This volume is made up almost entirely of Anthony Burgess’s book reviews and literary essays for The Guardian, The Observer, The Listener, the New York Times and The Spectator – for the most part, that is, for publications aimed at a fairly literate general readership, not at scholars and academics. He needed, then, the talent to amuse as well as to instruct, to praise, to question and to pooh-pooh, and he had those talents in abundance. Burgess also had another crucial virtue, as one of his literary editors, Peter Green, once pointed out in a BBC interview: he was a pro. You could always rely on him to file on time and at the agreed length, and his copy was so well crafted that only a fool or a creep would feel the need to tinker with it. As Green said, these are qualities for which an editor would cheerfully kill.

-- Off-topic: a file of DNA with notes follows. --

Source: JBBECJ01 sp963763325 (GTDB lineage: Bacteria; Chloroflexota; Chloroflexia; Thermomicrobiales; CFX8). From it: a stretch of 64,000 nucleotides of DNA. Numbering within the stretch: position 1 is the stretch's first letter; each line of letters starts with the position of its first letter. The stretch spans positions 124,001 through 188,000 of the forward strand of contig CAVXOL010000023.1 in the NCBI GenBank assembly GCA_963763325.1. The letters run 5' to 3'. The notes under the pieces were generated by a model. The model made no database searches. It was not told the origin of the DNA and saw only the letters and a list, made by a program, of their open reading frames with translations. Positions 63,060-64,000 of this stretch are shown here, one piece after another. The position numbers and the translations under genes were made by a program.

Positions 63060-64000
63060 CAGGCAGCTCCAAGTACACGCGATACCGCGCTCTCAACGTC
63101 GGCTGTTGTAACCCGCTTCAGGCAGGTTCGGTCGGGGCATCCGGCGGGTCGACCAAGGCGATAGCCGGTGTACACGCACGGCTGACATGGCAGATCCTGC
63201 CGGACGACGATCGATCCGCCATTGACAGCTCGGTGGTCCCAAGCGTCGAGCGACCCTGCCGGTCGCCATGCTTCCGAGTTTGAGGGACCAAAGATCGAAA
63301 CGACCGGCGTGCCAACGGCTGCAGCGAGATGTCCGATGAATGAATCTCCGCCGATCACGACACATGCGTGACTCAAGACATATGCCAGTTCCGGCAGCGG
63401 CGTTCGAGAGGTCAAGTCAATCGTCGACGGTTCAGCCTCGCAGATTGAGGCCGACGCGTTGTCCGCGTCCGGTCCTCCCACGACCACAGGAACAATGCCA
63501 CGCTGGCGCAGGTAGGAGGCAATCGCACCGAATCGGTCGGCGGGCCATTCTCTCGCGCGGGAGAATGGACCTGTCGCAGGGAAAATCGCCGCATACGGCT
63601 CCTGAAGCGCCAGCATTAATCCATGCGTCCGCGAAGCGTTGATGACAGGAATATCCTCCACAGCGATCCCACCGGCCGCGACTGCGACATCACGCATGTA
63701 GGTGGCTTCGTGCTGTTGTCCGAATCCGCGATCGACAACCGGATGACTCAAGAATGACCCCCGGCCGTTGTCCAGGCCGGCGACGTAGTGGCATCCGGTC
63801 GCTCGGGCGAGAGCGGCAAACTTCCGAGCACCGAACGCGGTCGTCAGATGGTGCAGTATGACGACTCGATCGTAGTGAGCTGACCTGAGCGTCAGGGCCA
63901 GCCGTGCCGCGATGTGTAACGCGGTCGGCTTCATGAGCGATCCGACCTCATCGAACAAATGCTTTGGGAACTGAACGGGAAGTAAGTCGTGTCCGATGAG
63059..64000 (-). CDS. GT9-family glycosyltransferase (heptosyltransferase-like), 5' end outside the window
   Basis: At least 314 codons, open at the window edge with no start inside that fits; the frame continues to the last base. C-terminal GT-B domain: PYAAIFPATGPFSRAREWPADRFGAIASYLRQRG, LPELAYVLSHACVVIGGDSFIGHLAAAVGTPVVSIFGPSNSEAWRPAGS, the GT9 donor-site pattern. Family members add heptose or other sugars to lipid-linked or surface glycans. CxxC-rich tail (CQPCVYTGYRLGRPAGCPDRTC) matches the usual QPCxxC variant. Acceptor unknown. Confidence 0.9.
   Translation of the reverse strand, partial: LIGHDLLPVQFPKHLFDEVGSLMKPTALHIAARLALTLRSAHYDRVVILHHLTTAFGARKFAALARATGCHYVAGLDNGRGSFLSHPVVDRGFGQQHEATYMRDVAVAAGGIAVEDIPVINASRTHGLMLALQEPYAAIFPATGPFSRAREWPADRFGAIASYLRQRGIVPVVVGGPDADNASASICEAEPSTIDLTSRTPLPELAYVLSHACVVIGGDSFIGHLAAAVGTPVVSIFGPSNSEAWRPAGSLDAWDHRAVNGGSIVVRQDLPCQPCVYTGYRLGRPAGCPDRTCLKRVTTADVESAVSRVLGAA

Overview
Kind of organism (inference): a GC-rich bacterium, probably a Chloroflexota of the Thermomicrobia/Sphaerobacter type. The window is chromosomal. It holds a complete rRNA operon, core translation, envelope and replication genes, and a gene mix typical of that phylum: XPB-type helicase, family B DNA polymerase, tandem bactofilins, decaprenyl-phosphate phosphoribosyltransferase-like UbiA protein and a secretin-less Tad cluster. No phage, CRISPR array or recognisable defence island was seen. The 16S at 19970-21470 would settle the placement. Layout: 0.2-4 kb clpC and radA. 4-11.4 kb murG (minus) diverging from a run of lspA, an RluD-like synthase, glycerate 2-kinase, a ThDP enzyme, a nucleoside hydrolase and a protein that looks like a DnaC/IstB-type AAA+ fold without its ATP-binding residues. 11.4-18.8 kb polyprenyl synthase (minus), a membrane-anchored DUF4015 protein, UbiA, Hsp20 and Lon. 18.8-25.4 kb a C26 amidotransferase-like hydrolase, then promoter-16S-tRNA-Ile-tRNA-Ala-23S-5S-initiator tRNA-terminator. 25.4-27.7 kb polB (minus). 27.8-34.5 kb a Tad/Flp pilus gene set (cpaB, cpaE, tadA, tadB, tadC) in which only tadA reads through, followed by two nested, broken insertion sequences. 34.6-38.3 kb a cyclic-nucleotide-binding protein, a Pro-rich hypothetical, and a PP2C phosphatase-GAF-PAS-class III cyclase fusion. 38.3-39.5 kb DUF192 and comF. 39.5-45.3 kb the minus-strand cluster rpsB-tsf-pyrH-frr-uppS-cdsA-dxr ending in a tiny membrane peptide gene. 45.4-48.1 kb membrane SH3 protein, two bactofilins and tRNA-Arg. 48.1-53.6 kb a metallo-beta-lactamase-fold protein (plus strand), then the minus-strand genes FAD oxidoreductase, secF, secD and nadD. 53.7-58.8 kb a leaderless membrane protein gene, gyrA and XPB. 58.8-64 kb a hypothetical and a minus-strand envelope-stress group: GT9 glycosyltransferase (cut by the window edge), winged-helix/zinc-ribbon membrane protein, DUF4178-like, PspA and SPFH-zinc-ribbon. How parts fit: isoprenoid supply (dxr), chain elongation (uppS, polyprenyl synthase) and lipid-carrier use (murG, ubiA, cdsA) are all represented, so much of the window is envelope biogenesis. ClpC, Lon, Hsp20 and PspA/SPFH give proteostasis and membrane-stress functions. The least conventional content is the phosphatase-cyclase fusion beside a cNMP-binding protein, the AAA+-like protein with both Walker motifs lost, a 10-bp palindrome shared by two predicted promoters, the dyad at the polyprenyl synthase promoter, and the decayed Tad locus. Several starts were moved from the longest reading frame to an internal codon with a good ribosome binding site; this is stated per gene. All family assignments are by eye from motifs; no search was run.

The Ink Trade begins with his jape – well known to Burgess fans – of writing a review for the Yorkshire Post of a novel by one Joseph Kell, who was in fact Burgess himself. Guessing that his editor had sent him the book as a kind of